Librarians digitize influential primary sources. While looking at historical artifacts is valuable, repeated physical handling can damage them. Making digital versions of important works available online—as in the National Library of Medicine’s Turning the Pages project—is one solution. Library digitization projects also provide information to people who do not have the resources to travel to a particular library. Librarians are using the emerging technology of the internet to further the timeless mission of providing better access to information. The internet is the platform that enables this progress, but librarians are doing the work.
Librarians are leaders in increasing online access to scholarly information. The open accessmovement makes scholarly articles available to all readers online, and librarians have been strong advocates of the movement for more than a decade. This access is especially critical when reporting the results of medical research, which is often funded by taxpayer dollars.
Librarians are publishers. Scholarly publishers still provide the journals and books that researchers develop. But librarians have joined these efforts by becoming publishers themselves. New librarian-led publishing initiatives take full advantage of the web and generally make new work available on an open access basis. One example of library publishing, which is common in academic libraries, is the institutional repository. These repositories collect and preserve the broad range of a college or university’s intellectual output, such as datasets gathered in research studies, computer code used in software development, and conference proceedings.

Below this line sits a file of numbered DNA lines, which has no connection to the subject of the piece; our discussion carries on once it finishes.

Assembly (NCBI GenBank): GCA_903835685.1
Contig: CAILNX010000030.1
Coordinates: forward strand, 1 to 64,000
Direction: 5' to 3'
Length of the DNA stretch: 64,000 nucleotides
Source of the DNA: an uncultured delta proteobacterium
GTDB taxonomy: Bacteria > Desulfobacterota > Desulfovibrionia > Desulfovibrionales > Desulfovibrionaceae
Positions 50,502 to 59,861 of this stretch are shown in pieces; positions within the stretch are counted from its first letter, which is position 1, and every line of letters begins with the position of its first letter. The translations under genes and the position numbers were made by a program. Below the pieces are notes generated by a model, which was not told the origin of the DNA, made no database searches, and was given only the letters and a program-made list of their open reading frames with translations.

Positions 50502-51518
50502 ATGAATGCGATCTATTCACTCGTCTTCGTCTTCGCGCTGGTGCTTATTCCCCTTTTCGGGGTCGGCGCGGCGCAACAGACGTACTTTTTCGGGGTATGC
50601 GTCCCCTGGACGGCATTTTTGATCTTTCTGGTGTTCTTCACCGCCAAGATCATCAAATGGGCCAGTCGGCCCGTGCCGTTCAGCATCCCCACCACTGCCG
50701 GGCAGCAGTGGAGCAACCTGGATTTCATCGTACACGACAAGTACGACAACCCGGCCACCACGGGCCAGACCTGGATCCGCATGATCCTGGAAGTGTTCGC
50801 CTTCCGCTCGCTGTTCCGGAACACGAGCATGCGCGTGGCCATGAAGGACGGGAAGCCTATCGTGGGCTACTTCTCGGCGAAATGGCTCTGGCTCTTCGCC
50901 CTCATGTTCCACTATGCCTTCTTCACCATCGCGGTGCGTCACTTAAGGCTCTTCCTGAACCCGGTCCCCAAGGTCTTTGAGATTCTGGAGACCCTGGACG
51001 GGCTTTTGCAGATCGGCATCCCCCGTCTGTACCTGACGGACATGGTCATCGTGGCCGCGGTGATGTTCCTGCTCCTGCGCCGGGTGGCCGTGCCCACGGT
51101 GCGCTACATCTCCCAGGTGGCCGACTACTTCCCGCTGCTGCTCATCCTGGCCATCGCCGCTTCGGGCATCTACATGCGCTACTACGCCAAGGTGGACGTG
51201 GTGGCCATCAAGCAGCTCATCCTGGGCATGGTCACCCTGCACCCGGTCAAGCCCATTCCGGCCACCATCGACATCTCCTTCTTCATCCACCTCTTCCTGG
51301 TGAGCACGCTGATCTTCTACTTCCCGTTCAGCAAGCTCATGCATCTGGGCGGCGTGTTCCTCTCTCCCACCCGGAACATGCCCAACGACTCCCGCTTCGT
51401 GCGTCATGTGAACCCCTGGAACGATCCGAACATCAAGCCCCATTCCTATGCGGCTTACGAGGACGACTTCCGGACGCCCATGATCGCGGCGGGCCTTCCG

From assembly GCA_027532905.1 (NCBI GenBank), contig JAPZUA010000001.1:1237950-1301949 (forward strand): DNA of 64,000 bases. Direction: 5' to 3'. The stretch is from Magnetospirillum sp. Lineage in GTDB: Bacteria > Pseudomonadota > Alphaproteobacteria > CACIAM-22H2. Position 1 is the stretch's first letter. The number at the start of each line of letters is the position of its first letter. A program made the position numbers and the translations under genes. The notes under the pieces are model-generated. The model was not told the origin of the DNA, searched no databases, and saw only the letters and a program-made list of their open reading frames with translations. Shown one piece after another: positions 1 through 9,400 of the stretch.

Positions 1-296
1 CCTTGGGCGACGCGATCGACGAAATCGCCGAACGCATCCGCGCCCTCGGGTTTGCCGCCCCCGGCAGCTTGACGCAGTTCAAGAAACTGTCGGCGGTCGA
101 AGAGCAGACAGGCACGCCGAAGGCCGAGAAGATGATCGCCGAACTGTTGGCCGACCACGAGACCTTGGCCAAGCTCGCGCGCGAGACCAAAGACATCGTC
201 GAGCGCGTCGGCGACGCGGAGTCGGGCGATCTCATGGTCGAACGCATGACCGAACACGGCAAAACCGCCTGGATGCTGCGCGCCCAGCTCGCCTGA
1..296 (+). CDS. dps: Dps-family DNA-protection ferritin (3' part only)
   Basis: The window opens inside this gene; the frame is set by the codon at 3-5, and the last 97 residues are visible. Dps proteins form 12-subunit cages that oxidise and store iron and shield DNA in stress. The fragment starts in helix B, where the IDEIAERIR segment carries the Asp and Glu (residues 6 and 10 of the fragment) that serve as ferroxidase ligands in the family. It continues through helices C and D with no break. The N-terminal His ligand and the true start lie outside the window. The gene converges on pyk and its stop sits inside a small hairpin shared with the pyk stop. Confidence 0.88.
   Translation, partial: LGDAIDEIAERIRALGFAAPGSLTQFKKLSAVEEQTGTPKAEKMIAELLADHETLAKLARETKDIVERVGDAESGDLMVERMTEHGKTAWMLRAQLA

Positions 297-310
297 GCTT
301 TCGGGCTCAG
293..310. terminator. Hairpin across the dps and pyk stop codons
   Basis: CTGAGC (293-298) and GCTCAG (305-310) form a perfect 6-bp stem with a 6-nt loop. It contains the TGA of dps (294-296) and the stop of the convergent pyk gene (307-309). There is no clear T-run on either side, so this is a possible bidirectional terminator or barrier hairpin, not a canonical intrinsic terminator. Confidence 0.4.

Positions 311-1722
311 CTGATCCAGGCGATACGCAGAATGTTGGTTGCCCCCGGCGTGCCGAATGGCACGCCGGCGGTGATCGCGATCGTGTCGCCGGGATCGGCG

Librarians can help you sort the real news from the fake. While a plethora of useful, accurate, and engaging content is available online, the web is filled with inaccurate and misleading information. “Click bait” headlines get you to click on the content even if the underlying information is superficial or inaccurate. Misinformation is the spread of deliberate falsehoods or inflammatory content online, such as the Russian-backed ads placed on social media during the 2016 US presidential election. Librarianship has always been about providing objective, accurate, and engaging information that meets the needs of a particular person. This has not changed, and it is why librarians are experts in information literacy.